Dr John Cuthell of MIrandanet likes to ask people what was their 'wow' moment, that nanosecond in which they realised that technology had something truly transformative to offer.
For me, that moment came in 1976. Interestingly, I had already been using technology, but at one remove. I was teaching Economics at the time, and in order to familiarise my students with the vagaries of the stock market, I enrolled them in a game called Stockpiler. The idea was that you were 'given' a certain amount of money, and the students' job was to use that to maximise their profit through the buying and selling of shares.
Each week they would pore over the share prices and, having spent their 'spare' time (I didn't believe in such concepts) in the previous week reading periodicals like The Economist and the newspapers (I'd made sure these were amply available) and then make their decisions.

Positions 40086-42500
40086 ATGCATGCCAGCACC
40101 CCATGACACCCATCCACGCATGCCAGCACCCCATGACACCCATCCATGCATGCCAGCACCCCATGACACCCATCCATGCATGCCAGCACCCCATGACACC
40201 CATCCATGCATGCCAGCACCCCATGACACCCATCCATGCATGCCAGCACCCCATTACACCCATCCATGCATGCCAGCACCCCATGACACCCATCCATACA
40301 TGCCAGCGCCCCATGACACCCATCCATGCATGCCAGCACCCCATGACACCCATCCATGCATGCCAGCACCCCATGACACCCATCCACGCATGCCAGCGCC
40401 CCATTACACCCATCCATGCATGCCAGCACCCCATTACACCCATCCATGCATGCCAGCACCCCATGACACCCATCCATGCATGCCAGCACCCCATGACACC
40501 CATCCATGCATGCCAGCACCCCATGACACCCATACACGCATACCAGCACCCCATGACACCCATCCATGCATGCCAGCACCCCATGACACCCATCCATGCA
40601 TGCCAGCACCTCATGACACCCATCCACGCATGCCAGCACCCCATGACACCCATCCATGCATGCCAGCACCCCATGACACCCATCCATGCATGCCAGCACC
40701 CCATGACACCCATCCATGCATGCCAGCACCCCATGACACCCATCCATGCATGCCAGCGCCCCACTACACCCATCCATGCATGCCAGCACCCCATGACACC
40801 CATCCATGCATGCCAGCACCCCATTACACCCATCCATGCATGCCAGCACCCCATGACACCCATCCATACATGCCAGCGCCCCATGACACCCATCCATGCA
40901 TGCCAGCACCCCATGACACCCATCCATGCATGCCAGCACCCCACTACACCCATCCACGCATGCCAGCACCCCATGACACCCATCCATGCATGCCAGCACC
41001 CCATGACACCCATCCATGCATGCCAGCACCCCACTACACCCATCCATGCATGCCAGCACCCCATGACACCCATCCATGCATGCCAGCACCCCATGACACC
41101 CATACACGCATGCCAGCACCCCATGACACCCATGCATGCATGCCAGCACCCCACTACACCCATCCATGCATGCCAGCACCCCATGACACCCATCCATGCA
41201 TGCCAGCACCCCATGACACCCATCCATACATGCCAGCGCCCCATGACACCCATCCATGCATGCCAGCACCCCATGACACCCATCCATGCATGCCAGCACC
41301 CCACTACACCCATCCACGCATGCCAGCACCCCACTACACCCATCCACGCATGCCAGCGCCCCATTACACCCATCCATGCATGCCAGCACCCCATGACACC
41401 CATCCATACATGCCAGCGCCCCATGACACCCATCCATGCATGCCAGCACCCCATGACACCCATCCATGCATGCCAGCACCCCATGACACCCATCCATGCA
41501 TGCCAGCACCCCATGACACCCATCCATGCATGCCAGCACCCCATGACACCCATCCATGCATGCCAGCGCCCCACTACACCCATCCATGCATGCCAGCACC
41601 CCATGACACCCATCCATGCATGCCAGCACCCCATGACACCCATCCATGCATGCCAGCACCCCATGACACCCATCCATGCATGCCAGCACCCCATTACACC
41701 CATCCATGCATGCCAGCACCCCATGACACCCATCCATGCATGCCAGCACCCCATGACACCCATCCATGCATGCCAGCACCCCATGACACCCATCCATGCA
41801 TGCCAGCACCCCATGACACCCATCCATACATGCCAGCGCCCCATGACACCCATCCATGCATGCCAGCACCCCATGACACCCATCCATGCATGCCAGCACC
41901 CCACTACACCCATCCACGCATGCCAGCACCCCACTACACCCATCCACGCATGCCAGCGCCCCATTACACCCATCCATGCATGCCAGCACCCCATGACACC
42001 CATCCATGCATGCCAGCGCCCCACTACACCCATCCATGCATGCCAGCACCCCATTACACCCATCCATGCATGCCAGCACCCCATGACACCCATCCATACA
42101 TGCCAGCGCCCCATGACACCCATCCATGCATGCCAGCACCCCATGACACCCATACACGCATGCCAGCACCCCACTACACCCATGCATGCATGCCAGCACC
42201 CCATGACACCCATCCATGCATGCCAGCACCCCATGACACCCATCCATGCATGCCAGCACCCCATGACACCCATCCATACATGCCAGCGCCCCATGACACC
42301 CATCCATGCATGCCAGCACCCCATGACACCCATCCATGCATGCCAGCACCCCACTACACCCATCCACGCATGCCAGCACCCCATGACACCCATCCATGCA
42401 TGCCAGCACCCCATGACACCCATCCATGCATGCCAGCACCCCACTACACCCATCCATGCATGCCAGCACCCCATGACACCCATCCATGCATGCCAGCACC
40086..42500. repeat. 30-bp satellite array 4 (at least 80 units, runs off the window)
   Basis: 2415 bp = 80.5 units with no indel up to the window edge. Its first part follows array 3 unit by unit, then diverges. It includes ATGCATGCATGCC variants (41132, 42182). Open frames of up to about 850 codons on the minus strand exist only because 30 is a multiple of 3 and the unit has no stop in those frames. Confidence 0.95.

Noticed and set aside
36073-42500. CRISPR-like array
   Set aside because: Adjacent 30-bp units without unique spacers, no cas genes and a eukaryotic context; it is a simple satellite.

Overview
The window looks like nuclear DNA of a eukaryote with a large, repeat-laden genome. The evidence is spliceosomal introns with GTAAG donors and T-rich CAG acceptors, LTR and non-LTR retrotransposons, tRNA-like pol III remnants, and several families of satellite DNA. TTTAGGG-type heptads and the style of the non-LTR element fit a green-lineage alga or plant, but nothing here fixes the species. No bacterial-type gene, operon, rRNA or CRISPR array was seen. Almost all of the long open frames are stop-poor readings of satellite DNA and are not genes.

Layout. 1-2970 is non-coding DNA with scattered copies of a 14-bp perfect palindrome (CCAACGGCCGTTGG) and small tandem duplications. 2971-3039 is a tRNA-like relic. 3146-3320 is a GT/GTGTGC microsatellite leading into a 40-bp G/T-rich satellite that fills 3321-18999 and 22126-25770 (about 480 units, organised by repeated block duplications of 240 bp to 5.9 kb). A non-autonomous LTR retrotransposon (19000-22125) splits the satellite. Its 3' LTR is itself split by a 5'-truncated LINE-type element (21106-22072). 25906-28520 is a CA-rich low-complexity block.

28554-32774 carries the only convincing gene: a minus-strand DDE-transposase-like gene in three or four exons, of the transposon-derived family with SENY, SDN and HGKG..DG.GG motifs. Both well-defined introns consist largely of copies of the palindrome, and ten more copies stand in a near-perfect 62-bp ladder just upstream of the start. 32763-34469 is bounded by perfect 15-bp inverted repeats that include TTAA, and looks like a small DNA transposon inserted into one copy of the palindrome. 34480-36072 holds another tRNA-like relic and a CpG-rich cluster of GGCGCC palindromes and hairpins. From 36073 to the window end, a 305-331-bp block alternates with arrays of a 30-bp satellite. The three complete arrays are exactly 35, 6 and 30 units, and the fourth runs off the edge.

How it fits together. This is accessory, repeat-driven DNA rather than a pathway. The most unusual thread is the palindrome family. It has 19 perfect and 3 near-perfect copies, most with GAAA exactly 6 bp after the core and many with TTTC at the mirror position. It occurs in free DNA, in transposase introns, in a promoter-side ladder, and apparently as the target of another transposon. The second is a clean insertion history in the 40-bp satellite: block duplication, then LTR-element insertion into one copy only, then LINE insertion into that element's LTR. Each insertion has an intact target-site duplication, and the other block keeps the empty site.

I would then collect in the forms on which they'd detailed their instructions, and send it off to some central processing place. Around a week later we'd find out how we did.
That was interesting, but it's hard to become excited by the technology when the time between input and output is so high.
About a year after I'd joined the school, a student brought in his computer. He had taught himself to program it, so I asked him to knock up a quick program to emulate a concept called 'the multiplier'. He did so, and the rest of us crowded around the screen. When we saw the numbers responding instantly to the suggestions we threw at him ('Make the interest rate 12%'; 'Lower income tax to zero'), I knew things could never be the same. With this technology it would be possible to model the behaviour of systems and show instantly the effect of changes in inputs on the outcomes.
That was my 'wow' moment. What was yours?
I forgot to say, the reason this blog post came about was that Sandra Crapper and I were discussing this topic, the 'wow' moment, at the BETT Show.